Futuristic underground bins are being considered for a new 6,000-home development in the north of Birmingham.
The state-of-the-art collection system has been mooted for the sprawling Langley development in Sutton Coldfield it has emerged, although council bosses are remaining coy on the idea.
Residents would have bins for general waste, compostable waste, recycling, paper and batteries in their homes.
How do the bins work?
When residents want to empty their bins they would take the bin or the bin liner out and place it into one of several chutes out on the pavement.
The sleek stainless steel cylinders can also be used for litter.
The chutes then feed into large underground chambers with sensors that alert the waste collection authority when they are full.
Specialist lorries, fitted with cranes, are then used to hoist the containers out of the ground and empty the rubbish.
The system is said to reap huge benefits including reducing carbon footprint, boosting recycling rates and most significantly resident satisfaction because their bins are never missed.
One operative can replace a crew of three people also resulting in significant cost savings while one chute can serve multiple homes, as opposed to three wheeled bins per household.
The system has reportedly proved successful so far in the North West Cambridge Development where it has gained a lot of national attention and scooped various sustainability accolades.
How many wheelie bins could it replace?
When completed the 3,000 homes will be served by just 451 chutes as opposed to 9,000 wheeled bins.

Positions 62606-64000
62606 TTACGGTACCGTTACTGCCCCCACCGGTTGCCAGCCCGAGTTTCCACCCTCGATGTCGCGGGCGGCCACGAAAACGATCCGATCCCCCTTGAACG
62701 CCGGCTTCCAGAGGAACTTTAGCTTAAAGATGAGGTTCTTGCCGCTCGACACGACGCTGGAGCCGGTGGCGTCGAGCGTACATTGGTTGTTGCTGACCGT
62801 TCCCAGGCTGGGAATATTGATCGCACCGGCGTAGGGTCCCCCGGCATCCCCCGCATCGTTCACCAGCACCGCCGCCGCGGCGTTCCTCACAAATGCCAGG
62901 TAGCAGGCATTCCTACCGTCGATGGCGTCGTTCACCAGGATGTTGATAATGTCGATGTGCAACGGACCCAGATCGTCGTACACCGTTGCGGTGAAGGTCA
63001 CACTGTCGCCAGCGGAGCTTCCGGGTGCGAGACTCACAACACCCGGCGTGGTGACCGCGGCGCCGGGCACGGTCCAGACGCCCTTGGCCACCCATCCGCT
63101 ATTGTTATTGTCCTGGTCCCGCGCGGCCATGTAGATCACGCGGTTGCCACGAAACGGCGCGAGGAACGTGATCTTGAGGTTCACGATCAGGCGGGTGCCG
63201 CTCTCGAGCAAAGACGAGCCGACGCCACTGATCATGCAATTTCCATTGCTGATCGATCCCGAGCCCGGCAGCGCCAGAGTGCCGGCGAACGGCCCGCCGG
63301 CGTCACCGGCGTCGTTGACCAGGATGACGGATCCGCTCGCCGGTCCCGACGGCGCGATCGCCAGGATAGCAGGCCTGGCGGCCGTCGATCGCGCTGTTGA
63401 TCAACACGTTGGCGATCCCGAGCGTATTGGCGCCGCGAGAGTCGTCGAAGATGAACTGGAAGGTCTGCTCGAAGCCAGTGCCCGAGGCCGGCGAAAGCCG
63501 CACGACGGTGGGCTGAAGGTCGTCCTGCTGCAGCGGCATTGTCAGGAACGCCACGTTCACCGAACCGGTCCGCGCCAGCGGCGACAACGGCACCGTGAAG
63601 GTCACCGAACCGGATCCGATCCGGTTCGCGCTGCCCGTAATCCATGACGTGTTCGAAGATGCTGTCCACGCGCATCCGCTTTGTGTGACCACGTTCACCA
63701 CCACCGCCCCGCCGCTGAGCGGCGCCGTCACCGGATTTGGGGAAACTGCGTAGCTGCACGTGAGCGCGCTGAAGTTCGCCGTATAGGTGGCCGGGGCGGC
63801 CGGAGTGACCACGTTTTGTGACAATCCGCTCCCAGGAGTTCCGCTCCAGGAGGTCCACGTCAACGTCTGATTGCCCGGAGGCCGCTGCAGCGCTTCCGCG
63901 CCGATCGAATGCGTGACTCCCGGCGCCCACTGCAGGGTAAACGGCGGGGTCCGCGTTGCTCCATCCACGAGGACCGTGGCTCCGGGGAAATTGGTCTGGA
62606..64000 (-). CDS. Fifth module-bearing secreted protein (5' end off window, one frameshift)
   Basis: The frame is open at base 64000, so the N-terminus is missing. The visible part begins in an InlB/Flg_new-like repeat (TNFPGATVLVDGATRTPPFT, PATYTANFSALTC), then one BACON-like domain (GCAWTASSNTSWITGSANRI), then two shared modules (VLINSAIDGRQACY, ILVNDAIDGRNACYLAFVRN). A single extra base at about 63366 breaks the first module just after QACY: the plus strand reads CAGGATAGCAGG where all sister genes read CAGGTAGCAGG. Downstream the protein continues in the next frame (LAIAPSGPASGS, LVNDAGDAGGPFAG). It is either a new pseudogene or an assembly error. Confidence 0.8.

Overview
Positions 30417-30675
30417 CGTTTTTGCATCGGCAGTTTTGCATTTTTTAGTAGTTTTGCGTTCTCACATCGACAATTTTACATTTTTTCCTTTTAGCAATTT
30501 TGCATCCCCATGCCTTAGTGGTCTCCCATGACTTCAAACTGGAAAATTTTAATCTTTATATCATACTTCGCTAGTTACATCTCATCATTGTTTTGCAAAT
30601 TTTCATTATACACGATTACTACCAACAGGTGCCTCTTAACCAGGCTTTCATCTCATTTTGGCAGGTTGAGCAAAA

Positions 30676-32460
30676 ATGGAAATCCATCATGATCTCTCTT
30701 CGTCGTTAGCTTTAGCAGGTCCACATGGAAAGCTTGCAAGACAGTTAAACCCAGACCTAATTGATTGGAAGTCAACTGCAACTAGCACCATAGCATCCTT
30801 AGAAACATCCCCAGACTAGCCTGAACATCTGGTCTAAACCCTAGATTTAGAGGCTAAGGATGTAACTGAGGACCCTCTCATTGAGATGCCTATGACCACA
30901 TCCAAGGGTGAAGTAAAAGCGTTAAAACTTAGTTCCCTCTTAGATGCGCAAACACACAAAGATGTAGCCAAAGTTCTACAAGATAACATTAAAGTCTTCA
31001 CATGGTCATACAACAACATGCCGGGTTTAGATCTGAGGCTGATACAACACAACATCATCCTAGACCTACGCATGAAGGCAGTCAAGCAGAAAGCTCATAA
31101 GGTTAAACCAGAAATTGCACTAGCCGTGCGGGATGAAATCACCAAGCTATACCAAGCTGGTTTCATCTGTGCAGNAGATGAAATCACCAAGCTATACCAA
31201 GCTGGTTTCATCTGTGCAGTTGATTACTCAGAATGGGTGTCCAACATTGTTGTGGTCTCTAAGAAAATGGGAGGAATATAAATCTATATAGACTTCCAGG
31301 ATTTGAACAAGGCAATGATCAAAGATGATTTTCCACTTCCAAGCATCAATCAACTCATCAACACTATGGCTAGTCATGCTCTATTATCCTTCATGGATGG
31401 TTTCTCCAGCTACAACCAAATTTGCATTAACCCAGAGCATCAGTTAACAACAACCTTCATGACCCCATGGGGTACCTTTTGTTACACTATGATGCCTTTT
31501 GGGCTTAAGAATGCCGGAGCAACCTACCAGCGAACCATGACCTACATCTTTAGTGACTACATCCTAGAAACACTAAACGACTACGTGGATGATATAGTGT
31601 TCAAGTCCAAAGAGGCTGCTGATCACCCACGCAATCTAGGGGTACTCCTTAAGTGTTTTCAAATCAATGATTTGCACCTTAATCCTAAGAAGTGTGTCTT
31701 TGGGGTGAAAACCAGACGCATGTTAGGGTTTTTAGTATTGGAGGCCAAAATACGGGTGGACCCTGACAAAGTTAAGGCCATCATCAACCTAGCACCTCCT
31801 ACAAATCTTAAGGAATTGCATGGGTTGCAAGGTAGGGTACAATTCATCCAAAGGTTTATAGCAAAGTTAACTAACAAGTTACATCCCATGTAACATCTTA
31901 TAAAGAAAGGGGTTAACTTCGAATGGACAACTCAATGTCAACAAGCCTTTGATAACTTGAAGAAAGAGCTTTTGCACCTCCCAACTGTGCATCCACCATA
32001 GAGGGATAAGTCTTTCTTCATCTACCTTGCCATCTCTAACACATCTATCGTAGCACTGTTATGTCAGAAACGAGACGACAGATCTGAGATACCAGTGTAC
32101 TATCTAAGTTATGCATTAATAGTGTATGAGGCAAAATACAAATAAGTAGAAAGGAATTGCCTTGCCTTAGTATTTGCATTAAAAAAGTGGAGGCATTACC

Cllr Mike Ward (Lib Dems, Sheldon) has suggested the system to Birmingham City Council development bosses in relation to the new estate to be delivered at Langley and welcomed the fact it is being considered.
In response Craig Rowbottom, development planning manager, said the draft plans for Langley would consider ‘the most efficient and effective way for waste to be collected, including the use of central collection points’ like the system in Cambridge adding that it would ‘support innovation’.
Whilst bins chief Cllr Majid Mahmood (Lab, Bromford and Hodge Hill), cabinet member for clean streets, waste and recycling, has not ruled out the concept.
He said: “Our priority is to provide a waste service that enables us to deliver cleaner, greener streets across Birmingham, so we will continue to explore all options to deliver the best possible service for the city and its citizens.”
The council recently launched a consultation around the 677 acre Langley development, which will be delivered alongside a large industrial scheme at Peddimore.
What are the benefits?
A Supplementary Planning Document (SPD) which establishes the ‘key development principles’ of the project makes bold claims about creating an ‘exemplar residential community’ with ‘modern infrastructure’.
Key design goals include a low carbon footprint and making a ‘positive contribution’ to managing air quality.
It states the scheme should ‘prioritise the reduction, reuse, recycling (including home composting) and then recovery of waste’.
Speaking about Langley, council leader Ian Ward has said: “Langley is an unparalleled opportunity to not only deliver new homes, but to establish a new community and set a national benchmark for development at this scale.
“It is the chance to create a new place for people delivering an exemplar residential development for future generations.”
The Langley Sutton Coldfield Consortium, which collectively owns more than 90 per cent of the site, is expected to submit a formal planning application early next year.